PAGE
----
Vegans and vegetarians who do not eat meat, poultry or seafood are all more susceptible to iron deficiency. If you don’t eat meat, it’s critical to get plant-based iron sources, such as beans and lentils, into your diet.

Pro tip: “Always pair your high iron food choice with a source of vitamin C for better absorption, so if you’re having steak, pair it with tomato slices,” adds Ehsani.

Your goal: 8 mg/day

Best food sources: Beef, chicken, eggs, shellfish, and in plant sources like cream of wheat, fortified cereals, black beans, lentils, spinach, pumpkin seeds, and molasses.

What to look for in a supplement: “Synthetic iron is well-known for causing constipation. Look for a plant-based iron supplement if you suffer from constipation or have had digestive slowness with previous iron supplementation efforts,” says Michels.

Nature Made Iron 65 mg


“B12 is one of the most recognized B vitamins for energy support,” says Michels. “This is because vitamin B12 is involved in the production of red blood cells (think oxygen to the body) and deficiency may cause megaloblastic anemia, which presents with symptoms of fatigue and depression.”

She adds, “B12 is also needed to synthesize several happy and mood hormones, which certainly influence our mental energy, cognition and mood.”

Studies are crystal clear that if you have a B12 deficiency, it can cause fatigue. Seriously. If you lack the nutrient you can feel so wiped out that you may feel like you’re dying.

“While all eight B vitamins play unique roles in energy metabolism, B12 supports carbohydrate, fat, and protein metabolism by helping the body convert food into energy,” says Michels.

This energy is in the form of a molecule called adenosine triphosphate (ATP), which helps store and transfer energy into your body’s cells.

Your goal: 2.4 mcg per day

Best food sources: Beef, chicken, seafood, eggs, and milk–as well as fortified nutritional yeast.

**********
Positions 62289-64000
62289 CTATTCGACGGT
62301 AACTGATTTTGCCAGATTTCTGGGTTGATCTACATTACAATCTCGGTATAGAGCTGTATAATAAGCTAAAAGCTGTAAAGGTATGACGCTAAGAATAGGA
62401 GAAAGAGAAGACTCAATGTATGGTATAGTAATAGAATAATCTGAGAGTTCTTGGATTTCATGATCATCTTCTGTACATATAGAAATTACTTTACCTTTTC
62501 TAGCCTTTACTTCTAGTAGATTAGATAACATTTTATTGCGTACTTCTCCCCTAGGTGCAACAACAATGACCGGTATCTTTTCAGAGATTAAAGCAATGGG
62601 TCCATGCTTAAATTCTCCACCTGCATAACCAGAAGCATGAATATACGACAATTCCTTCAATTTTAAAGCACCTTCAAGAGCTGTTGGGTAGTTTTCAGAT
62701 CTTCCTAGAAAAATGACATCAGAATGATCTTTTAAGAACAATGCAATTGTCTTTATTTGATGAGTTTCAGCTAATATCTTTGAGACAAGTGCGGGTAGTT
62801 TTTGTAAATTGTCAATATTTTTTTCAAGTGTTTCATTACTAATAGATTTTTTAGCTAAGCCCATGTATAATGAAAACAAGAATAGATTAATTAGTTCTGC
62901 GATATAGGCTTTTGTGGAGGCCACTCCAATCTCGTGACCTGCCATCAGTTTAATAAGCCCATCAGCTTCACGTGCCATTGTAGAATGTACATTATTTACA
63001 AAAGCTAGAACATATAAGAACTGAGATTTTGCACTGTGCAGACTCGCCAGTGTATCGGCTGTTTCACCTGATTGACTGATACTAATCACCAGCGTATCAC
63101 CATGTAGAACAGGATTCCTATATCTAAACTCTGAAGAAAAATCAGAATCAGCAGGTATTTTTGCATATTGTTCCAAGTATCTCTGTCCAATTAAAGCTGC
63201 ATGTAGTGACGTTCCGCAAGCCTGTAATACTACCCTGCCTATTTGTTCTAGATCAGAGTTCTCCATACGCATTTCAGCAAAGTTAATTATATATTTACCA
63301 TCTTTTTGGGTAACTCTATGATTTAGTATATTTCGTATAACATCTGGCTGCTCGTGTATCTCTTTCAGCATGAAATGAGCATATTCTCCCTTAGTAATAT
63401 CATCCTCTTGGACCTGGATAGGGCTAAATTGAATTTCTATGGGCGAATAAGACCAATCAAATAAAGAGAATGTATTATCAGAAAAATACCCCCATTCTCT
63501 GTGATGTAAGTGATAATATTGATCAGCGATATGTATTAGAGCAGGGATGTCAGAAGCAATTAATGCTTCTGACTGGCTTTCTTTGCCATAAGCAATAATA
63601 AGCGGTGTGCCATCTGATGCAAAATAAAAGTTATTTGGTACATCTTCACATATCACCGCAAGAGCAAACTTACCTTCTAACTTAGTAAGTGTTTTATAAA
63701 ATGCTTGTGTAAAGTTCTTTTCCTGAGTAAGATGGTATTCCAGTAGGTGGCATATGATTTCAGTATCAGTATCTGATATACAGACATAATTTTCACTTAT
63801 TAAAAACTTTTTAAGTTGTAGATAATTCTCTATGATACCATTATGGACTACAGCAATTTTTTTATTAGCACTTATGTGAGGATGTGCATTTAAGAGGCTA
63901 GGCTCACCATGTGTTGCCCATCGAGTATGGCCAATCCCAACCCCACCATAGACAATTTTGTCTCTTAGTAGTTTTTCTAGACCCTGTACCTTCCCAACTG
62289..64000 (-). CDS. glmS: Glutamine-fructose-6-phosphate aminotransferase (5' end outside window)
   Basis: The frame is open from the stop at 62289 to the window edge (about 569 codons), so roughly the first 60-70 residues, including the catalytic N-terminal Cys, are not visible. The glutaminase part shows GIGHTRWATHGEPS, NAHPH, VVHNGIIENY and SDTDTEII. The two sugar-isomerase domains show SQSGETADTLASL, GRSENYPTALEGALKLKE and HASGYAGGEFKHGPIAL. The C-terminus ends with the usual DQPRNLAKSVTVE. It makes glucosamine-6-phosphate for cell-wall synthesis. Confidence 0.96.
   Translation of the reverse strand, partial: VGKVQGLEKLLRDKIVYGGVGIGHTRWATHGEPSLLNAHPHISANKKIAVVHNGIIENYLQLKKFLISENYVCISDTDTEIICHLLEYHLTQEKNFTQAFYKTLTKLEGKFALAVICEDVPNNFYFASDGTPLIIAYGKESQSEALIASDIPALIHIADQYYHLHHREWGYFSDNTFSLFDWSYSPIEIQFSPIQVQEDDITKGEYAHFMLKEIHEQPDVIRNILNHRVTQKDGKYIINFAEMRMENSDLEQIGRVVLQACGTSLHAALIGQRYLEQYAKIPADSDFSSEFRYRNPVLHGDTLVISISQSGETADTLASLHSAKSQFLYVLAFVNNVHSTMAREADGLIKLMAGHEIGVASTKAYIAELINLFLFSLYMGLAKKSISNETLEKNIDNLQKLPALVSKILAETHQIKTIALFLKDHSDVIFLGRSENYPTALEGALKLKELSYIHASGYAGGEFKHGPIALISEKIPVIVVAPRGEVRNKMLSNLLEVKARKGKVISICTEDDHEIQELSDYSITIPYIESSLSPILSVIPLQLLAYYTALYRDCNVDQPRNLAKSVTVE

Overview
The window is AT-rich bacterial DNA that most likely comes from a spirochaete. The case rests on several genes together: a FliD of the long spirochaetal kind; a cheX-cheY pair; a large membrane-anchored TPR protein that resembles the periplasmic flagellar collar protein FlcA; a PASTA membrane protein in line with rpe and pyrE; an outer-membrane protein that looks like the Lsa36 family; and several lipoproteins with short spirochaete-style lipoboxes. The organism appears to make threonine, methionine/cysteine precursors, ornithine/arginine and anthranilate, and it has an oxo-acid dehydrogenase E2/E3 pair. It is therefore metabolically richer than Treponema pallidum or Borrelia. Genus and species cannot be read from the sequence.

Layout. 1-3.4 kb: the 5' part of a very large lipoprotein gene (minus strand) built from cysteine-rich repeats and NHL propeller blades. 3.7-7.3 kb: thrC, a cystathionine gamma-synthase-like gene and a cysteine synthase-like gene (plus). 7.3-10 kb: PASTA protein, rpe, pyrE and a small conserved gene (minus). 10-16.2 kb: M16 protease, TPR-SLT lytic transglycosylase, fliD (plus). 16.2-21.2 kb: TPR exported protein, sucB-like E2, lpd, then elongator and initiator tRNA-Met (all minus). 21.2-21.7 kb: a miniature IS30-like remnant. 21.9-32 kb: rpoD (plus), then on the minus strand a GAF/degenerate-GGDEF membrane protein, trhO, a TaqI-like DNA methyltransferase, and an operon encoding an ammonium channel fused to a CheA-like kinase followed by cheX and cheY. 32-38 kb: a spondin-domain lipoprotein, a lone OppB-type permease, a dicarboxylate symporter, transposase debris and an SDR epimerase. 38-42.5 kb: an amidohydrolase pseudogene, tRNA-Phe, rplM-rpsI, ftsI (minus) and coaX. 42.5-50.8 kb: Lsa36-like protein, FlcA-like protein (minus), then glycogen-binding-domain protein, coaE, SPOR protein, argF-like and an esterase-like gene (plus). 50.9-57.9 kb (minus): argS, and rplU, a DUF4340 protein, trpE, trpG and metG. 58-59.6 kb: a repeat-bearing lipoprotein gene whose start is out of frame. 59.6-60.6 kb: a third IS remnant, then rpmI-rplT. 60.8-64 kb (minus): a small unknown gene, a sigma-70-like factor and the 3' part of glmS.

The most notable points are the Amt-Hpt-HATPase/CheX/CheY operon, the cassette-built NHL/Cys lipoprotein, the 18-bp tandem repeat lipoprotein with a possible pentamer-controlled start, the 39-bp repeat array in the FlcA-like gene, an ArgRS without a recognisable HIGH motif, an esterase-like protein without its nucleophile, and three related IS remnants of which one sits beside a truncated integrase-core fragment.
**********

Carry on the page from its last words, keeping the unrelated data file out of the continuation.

What to look for in a supplement: “Methylcobalamin is the active- or ‘body ready’ form of B12 that supports more efficient utilization,” says Michels.

Vitamin B12 injections are also an option. Since they bypass the gut, they can be great for people with absorption issues.

Nature Made B12 1000 mcg


Ashwagandha is an adaptogen—a plant in herbal medicine that is considered to help your body cope with stress—that has been used in traditional Chinese medicine for centuries to increase energy (3).

“Ashwagandha helps to counteract the negative effects of stress on hormones,” says Michels. “If unmanaged stress is the reason for your fatigue, then ashwagandha may be a supportive addition.”

One study published in 2019 on ashwagandha found that those who took 250 mg of the herb daily over an 8-week period reported reduced stress, and lower cortisol levels were measured, as well as improved sleep quality, compared to the placebo group (4).

Your goal: “Most ashwagandha supplement options provide between 300-800 mg/serving, with directions to take up to 2 times per day,” says Michels.

What to look for in a supplement: “Confirm that the ashwagandha supplement you’re interested in buying is standardized for the active, called Withanolides or uses the patented, concentrated extract called KSM-66,” says Michels. “The standardization process ensures that a specific level of the active is indeed in the product you’re buying.”


Like ashwagandha, cordyceps is another adaptogen. Some studies suggest cordyceps may improve energy by increasing ATP (1).

“Cordyceps are a type of mushroom full of antioxidants, vitamins and enzymes,” says Michels. “They boost the body’s ability to make energy and are a good option if you have unmanaged stress or if you train intensely.”

Your goal: “Most cordyceps supplement options provide between 500-1000 mg/serving, depending on source, with some directing to take 1-3 times per day,” says Michels.

What to look for in a supplement: